Historical association: The combined warehouse at 86-88 George Street and Bushells Place have association with the Bushells Tea Company. 86 and 88 George Street continued to retain the Bushells signage on their southern façades, providing an association with the building even after the Company moved to Harrington Street. The construction and naming of Bushells Place continued the places association with the Bushells Company.86 George Street, its third floor and the Hickson Road façade of 88 George Street, have association with the Government Architect, Walter Liberty Vernon, who was also on the advisory board for The Rocks replanning.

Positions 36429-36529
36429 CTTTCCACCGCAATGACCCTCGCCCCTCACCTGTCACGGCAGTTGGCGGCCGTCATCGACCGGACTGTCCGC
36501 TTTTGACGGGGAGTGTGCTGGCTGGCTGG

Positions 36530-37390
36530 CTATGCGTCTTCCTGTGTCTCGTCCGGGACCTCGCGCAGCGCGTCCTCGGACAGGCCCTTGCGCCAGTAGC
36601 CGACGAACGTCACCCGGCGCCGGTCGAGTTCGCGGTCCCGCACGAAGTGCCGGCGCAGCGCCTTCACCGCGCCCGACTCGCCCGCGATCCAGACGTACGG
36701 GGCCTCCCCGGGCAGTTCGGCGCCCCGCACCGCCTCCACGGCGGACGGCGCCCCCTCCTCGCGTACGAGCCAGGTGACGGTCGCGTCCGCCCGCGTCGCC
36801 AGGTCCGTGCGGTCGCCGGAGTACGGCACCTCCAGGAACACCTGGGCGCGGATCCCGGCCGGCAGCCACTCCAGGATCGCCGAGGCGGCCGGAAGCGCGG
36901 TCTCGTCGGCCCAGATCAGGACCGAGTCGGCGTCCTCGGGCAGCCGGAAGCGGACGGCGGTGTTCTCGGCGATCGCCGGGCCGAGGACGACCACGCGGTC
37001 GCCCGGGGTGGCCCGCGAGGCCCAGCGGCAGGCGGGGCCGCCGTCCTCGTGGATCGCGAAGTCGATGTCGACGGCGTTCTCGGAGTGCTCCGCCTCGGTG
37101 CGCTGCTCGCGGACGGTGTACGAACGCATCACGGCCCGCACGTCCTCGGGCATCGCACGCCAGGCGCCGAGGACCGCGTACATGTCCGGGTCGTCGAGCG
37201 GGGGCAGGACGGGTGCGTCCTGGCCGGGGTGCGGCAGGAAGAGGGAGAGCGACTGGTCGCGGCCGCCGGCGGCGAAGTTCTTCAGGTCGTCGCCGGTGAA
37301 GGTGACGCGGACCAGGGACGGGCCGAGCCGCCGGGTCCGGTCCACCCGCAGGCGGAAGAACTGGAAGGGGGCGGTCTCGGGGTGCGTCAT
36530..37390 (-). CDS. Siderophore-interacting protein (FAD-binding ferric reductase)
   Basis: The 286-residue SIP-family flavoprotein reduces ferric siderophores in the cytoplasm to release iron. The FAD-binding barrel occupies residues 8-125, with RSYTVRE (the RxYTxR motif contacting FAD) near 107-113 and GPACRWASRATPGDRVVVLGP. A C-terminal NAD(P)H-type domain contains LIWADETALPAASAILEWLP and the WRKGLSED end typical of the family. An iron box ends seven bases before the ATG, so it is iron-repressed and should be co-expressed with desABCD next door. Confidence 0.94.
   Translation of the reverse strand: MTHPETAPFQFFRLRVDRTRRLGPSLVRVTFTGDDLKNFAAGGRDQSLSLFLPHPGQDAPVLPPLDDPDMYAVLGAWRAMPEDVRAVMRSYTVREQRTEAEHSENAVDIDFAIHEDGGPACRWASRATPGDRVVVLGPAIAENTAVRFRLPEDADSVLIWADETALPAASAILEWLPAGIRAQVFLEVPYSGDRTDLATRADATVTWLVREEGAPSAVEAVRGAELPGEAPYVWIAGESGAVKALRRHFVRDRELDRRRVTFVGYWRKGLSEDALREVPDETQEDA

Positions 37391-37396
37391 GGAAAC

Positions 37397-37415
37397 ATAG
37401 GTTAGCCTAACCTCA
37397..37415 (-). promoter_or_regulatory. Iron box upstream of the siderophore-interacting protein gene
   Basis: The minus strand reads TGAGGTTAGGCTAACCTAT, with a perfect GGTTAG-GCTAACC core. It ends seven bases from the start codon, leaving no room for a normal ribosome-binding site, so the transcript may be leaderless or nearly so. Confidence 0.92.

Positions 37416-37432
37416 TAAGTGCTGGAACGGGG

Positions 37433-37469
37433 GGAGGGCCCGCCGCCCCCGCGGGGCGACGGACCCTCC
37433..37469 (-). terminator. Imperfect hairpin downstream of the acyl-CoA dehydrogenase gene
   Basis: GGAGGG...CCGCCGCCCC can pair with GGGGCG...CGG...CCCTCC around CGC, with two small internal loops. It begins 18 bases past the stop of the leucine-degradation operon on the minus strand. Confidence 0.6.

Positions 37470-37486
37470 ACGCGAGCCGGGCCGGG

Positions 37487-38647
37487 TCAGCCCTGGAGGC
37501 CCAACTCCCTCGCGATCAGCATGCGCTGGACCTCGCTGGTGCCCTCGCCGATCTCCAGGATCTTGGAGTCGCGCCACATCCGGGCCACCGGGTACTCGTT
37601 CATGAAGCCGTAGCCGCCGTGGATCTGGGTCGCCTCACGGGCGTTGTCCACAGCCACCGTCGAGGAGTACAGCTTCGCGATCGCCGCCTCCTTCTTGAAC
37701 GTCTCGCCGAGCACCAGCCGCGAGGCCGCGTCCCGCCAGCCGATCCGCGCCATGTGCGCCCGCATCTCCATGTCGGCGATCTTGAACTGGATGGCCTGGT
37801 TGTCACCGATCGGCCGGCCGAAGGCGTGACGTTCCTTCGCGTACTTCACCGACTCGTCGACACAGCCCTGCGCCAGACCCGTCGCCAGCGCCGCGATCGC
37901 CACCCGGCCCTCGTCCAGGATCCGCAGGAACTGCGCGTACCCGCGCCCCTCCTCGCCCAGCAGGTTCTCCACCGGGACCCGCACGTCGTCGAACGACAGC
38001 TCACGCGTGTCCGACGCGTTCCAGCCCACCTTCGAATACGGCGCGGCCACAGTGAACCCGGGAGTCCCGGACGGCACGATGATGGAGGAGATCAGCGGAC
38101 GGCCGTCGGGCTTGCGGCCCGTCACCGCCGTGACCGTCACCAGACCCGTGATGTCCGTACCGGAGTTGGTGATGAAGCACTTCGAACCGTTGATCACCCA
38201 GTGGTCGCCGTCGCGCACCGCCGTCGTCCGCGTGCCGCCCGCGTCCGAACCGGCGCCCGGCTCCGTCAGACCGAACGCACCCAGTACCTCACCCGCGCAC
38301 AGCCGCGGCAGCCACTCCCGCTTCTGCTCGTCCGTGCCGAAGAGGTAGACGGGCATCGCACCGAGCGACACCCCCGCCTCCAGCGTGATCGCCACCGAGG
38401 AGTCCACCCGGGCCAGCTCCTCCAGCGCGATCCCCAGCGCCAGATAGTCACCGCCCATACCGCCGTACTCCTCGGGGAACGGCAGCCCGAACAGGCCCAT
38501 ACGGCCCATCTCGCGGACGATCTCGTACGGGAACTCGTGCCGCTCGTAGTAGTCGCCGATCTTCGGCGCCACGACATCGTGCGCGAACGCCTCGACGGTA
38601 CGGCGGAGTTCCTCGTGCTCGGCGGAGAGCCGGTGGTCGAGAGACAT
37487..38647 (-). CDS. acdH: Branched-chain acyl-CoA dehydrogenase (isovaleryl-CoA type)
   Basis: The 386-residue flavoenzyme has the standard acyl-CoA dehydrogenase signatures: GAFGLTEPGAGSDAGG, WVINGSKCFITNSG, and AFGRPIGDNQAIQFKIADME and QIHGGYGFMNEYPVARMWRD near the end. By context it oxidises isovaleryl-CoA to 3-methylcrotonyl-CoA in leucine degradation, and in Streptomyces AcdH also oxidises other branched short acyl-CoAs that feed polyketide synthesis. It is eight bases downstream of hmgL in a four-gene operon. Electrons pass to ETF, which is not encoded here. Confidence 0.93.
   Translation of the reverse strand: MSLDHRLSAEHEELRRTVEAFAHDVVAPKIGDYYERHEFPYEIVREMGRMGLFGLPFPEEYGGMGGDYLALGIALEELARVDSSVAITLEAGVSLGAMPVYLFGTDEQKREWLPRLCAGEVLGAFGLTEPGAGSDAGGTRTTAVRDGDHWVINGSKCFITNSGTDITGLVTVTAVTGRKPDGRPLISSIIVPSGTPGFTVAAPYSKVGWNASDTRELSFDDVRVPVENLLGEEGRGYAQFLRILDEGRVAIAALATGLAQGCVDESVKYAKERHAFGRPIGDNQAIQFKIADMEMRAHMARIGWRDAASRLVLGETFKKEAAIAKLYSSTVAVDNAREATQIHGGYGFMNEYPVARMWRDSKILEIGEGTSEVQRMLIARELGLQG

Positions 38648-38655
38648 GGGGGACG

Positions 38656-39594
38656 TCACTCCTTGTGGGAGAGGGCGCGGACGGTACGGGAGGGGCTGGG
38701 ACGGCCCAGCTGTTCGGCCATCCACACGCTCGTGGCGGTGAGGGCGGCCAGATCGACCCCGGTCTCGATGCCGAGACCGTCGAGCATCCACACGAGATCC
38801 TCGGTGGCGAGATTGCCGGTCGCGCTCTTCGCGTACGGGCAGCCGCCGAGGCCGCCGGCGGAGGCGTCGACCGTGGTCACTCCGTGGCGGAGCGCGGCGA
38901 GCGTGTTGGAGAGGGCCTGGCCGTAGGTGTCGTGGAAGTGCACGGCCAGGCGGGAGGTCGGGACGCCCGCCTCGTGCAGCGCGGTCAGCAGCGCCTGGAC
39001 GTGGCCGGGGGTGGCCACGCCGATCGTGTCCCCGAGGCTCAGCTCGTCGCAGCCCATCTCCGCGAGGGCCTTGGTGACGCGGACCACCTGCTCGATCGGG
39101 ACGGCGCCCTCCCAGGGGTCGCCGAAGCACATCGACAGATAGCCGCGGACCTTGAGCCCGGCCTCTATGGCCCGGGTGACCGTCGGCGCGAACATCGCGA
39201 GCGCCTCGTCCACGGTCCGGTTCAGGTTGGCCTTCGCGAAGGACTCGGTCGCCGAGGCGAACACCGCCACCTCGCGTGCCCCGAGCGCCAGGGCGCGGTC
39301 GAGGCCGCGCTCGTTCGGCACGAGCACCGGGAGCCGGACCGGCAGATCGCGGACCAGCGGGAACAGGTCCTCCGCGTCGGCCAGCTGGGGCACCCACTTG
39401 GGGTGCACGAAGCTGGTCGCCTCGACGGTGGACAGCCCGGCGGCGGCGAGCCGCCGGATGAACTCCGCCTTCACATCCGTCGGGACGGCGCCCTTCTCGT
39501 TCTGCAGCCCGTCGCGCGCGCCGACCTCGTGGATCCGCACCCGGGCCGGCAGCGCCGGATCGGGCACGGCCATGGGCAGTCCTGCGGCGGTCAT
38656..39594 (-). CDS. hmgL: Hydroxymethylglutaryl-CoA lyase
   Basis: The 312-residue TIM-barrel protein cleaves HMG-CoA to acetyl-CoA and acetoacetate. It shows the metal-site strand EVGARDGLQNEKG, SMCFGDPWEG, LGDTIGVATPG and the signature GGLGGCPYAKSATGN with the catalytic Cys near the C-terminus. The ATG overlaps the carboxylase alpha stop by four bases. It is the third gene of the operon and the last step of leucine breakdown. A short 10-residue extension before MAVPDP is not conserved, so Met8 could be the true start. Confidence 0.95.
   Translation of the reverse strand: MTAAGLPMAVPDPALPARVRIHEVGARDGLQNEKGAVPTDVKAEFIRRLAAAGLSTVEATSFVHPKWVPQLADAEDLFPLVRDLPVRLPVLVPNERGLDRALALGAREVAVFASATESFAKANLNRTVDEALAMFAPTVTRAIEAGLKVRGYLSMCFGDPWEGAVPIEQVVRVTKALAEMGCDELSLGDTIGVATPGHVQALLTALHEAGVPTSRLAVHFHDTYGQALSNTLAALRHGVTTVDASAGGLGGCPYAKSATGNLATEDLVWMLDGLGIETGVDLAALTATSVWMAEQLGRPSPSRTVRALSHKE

Aesthetic significance: The warehouse at 88 George Street is a representative example of the late Victorian Free Classical style which has been externally and internally altered in two stages (1912 and 1984-85).86 George Street, designed by the Government Architect, Walter Liberty Vernon, is a representative example of Federation Warehouse style which has been internally modified and externally painted to Hickson Road. Vernon specifically designed the additional floor and remodelled the eastern façade of 88 George Street to harmonise with his design at 86 George Street.The two prominent warehouses, located at the junction of George Street and Hickson Road, have an important landmark and streetscape quality, particularly when approached from the south along George Street.Stylistically, the simple utilitarian nineteenth century factory/warehouse design has been dressed in Victorian classically-inspired formality. The façade at 86 George Street is reflective of the Federation style. The composition of the building remains classically inspired. The treatment of its principal facades is (and was) common to many Sydney inner city shops, warehouses, office buildings and even cinemas.Typologically, 86 George Street is similar to the many such "industrial" buildings erected in the inner city and nearby areas, including Surry Hills, Pyrmont and Ultimo. Many of these buildings have been lost to redevelopment, and although a survey was beyond the terms of this study, few remained in original condition. 86-88 George Street underwent significant modification due to its changes of use unlike the later Bushells Building in Harrington Street. This remained within original ownership, within original use, and with little alteration and adaptation until c.2000.In its construction, 86 George Street is an indication of the survival of the nineteenth century warehouse/factory construction techniques into the twentieth century, prior to the clear economic and technical superiority of steel-framed or reinforced concrete construction. After some concerns about fire protection, the clearer understanding of the abilities of heavy, timber-framed construction, championed by Professor W.H. Warren, John Sulman, James Nangle and others, saw a confident continuation of its use.The increasing complexity and stringency of fire regulations the scarcity and difficulties of handling large timber members, and the attractive economics of other construction systems were to see its use soon discontinued.Vernon brought a change in style within the Government Architects Branch with his Arts and Crafts architectural overtures to public works. Vernon saw major city public buildings as "monuments to Art36 - large in scale and finely wrought in masonry, for example, Central Railway Station, Mitchell wing of the State Library, Art Gallery of NSW. Suburban buildings on the other hand took on the scale and character of their surroundings. Vernon also expressed Arts and Crafts ideas of honesty of materials and directness of design to function in his design; this is still evident at 86-88 George Street, particularly the western and eastern facades.The use of structural steel frame in 1912 presents a relatively early use of this construction technique in NSW. Undoubtedly, the building had landmark status as one of the most prominent commercial institutions of The Rocks.The massive scale of 86-88 George Street compared to its neighbours makes the buildings distinctive in their setting, and in the townscape image of The Rocks, as clearly seen from various locations in the vicinity such as Campbells Cove and the Overseas Passenger Terminal. Further research into historic photographic collections will clarify the buildings changing prominence within its context.The building was the first heritage building in NSW to be awarded a 5-star Green Star rating, further to the most recent wave of alterations, completed in 2008.